Monday, October 3, 2011
Double Theatre-tration: Sons of the Prophet and Newsies!
There are two shows you should see as soon as you are able, and they have close to nothing in common. That's a good thing. There's room enough in your heart and brain for both, and each will play on your emotions with a different set of fingers.
One is NEWSIES, a whimsical new Disney musical that necessitates hopping on New Jersey Transit to the Paper Mill Playhouse in Millburn New Jersey, and one is SONS OF THE PROPHET, a laugh-out-loud, cry-your-face-off play deep in the bowels of the Harold and Miriam Steinberg Center for Theatre / Laura Pels Theatre in midtown Manhattan.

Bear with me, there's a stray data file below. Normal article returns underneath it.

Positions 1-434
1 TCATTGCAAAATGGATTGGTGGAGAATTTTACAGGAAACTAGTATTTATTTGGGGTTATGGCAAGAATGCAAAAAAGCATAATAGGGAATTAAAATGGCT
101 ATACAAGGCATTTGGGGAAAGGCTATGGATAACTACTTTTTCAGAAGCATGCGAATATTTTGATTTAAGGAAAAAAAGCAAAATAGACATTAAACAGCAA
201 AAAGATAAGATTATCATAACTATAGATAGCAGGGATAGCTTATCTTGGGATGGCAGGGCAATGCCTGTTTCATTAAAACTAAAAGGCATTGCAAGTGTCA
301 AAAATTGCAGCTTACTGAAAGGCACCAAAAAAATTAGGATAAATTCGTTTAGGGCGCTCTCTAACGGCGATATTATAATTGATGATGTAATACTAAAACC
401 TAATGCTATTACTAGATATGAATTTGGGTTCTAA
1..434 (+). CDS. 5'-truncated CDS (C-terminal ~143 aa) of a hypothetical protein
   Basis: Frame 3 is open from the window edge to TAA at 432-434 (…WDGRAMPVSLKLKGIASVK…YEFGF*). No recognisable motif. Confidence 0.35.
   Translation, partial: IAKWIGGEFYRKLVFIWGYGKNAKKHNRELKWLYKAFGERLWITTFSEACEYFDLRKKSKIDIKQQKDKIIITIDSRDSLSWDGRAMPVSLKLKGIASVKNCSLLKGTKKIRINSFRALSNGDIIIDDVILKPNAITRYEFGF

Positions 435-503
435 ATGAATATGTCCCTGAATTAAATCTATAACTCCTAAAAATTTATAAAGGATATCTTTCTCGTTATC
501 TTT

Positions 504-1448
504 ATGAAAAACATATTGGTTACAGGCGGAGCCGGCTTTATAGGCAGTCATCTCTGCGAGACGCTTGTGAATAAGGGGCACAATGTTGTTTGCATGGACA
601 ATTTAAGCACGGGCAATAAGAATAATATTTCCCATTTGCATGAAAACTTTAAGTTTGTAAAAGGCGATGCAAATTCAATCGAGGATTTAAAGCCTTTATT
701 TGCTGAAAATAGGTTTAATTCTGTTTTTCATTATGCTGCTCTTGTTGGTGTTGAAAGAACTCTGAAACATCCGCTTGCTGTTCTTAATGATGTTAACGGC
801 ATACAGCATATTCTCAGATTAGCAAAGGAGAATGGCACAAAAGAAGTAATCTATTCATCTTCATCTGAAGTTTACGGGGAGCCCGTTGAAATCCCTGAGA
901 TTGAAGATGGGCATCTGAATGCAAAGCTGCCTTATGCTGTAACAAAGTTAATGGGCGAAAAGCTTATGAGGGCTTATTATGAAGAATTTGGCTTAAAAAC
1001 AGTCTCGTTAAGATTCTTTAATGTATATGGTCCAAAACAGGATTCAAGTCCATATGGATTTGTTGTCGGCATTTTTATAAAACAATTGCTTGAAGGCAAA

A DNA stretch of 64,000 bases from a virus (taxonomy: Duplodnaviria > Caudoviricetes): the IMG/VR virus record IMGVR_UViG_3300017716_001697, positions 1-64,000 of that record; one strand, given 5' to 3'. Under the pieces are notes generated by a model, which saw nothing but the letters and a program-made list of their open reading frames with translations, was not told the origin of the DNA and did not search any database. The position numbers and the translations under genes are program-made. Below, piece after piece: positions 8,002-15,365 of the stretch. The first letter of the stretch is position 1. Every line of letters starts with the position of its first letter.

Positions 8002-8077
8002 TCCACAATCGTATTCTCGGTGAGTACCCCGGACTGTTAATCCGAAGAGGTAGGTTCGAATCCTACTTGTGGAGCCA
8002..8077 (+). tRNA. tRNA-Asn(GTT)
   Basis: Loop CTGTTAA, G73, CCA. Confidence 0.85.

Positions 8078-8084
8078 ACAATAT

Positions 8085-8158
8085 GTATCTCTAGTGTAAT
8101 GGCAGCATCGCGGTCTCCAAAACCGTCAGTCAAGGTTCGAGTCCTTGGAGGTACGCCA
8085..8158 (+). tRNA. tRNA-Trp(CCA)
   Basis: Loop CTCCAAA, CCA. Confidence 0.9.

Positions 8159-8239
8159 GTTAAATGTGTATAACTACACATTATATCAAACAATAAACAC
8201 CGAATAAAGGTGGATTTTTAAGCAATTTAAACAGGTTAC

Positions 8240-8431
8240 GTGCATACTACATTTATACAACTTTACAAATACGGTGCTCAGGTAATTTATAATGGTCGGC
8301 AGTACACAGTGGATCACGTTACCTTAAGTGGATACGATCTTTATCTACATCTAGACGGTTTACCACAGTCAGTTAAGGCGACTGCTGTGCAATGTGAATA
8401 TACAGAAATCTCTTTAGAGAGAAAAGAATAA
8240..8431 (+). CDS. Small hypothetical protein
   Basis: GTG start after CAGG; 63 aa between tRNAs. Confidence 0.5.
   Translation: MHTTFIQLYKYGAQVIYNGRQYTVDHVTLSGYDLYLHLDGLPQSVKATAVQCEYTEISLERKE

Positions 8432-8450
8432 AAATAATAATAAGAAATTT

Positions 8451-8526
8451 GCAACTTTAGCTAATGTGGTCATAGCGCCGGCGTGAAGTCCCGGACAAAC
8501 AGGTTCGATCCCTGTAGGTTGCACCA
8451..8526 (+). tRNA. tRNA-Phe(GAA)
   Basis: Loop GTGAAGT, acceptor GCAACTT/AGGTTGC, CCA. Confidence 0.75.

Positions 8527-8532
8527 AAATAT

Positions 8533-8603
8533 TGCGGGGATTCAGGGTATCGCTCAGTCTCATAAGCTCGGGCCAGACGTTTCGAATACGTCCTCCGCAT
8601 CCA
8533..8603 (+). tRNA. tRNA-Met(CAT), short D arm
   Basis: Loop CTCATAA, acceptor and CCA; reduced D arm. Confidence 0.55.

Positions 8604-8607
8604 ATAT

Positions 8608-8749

Yes, there is close to NOTHING in common between these two theatrical works, minus the fact that you will thoroughly enjoy each one. Read on for my full reviews.
I saw the new Disney musical adaptation of the critically panned, cult-loved major motion picture NEWSIES this past Friday. It is a non-stop (barring a 15-minute intermission) flurry of fan kicks, splits, cartwheels, backflips, cute hats, rousing anthems and soaring ballads that tears up a stage populated by three, three-floored, steel platforms that slide, spin, come together, split apart, and move with the same energy and ferocity as the large cast that scales and descends them.
This Newsies was adapted by that throaty queen we love to hear through the mouths of others, though not through his own mouth, Harvey Fierstein. It's funny. It's cute. And, most importantly, it keeps on moving from beginning to end with nary a hiccup or belch. The story has been changed but, in my humble opinion, all for the better. The jokes come quick, and don't beg for your laughter. The heart is there, but it doesn't hump you in the face for a reaction.